Common Headache Symptoms
The variety of symptoms from headaches is considerable, and vary with different types.
Possibly the most common is the tension headache, usually the result of muscle tension in the neck and shoulders, or around the face. Migraines, affecting about 6-13% of the population (roughly 6% are men, 13% are women), is much higher in intensity (and often in length). Cluster headaches, often listed as another type, is really more of a pattern – headaches that occur for short periods per day, sometimes lasting for weeks.
Tension headaches are familiar to just about every adult, with pain in the head sometimes diffuse, but often focused around the eyes or temples. When the result of inflamed neck or back muscles, the pain will often be further back. In practice, the pain can be nearly anywhere above the neck, but is typically more localized.
Tension headaches are frequently accompanied by watery eyes, sometimes even a runny nose. Perceived as a pressure around the eyebrows, a tension headache can produce pain that migrates further down, causing reddening in the eyeballs. Fortunately, they are rarely severe enough to cause vomiting or excessive sensitivity to light and sound, as migraines can.
Migraines are an entirely separate class of headache, as their unfortunate sufferers can attest. Though the causes are still only partly understood, there is a strong genetic component and those who suffer from them often do so for years. In many cases the condition is nearly lifelong, though treatments have improved.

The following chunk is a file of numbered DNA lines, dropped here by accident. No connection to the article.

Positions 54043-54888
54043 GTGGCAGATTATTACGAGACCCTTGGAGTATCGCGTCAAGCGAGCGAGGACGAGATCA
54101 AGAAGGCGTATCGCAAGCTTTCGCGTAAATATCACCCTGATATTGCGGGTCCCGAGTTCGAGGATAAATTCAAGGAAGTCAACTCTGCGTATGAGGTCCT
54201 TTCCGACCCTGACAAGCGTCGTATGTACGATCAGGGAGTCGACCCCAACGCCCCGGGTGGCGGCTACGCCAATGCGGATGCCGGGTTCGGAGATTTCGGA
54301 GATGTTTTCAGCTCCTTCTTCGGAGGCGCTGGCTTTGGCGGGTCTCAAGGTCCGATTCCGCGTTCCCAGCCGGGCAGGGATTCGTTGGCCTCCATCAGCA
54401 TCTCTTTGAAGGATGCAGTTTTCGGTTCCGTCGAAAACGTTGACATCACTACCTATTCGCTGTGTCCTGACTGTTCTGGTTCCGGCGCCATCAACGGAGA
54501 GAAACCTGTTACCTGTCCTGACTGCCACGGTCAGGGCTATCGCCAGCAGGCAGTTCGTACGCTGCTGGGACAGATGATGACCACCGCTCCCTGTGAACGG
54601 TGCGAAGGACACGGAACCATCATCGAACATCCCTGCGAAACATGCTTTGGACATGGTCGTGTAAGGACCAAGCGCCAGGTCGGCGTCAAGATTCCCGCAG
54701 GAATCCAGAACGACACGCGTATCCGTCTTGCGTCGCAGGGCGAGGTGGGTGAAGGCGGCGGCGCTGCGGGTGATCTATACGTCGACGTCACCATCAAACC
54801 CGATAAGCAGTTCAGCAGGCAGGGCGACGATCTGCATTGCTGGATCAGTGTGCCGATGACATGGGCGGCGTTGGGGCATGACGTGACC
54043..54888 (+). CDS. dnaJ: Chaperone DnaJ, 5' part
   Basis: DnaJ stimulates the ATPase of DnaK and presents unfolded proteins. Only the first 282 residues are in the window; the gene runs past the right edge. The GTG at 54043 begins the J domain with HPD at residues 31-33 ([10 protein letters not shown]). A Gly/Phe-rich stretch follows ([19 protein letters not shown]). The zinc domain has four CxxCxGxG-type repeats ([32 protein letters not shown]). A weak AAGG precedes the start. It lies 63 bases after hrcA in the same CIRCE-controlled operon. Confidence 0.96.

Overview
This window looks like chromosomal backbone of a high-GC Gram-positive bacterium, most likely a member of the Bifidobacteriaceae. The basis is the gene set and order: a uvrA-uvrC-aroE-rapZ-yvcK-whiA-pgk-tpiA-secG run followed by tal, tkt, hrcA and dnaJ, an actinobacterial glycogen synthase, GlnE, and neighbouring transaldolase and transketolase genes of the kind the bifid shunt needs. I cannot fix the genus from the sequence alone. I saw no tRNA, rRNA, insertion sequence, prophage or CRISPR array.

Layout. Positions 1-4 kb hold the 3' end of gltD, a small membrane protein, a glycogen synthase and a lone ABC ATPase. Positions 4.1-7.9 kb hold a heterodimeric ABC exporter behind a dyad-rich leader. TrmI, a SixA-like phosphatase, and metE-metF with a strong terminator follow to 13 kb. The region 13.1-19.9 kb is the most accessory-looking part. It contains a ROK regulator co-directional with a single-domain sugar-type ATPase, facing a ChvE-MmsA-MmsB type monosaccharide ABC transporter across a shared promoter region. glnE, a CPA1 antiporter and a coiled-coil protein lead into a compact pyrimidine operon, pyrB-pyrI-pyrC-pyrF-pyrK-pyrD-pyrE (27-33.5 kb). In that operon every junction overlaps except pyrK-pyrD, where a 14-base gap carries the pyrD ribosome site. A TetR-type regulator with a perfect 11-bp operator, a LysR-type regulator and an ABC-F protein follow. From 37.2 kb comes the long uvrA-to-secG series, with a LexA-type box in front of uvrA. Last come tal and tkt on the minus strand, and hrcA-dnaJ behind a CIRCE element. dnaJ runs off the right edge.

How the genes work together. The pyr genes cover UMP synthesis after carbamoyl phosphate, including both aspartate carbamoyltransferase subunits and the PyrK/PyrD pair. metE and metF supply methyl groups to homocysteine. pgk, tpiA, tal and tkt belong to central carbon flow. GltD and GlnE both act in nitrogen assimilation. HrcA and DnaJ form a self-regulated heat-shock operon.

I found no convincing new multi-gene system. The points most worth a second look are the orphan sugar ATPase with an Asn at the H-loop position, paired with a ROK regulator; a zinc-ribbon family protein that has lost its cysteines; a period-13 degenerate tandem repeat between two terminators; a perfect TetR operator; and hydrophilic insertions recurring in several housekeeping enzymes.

In a migraine, intense, throbbing pain is felt – usually around one temple or the other. These so-called ‘unilateral attacks’ will often alternate between temples. Because the pain is so intense, however, the effects can be perceived to spread to other parts of the head. Pain behind the eyes is common, sometimes accompanied by inflamed eye blood vessels.
When there is no alternation, the headache may have an entirely different cause, such as being what is named a ‘secondary headache’ – one caused by some underlying condition, such as a brain tumor.
Migraines are often accompanied by other symptoms, as well. Hyper-sensitivity to light and sound are commonly reported. Attacks can last as ‘short’ as a few hours, to as long as a few days or more. They’re often preceded by warning symptoms that hint at a coming episode, such as sleepiness and fatigue or craving for sweets.
When the attack arrives, the intense pain often produces nausea and vomiting. Sometimes diarrhea results, and others suffer cold hands and feet, along with the light and sound sensitivity. In some cases, attacks can be triggered by something as simple as walking upstairs.
Cluster headaches are not a separate type of pain, but a pattern. They usually last a half-hour to an hour, but then re-occur (often at the same time of day), the next day. Once they arrive, they usually stay around for long periods. The pattern can be repeated for weeks or longer, then disappear for months. The symptoms are similar to tension headaches, but can be more migraine like.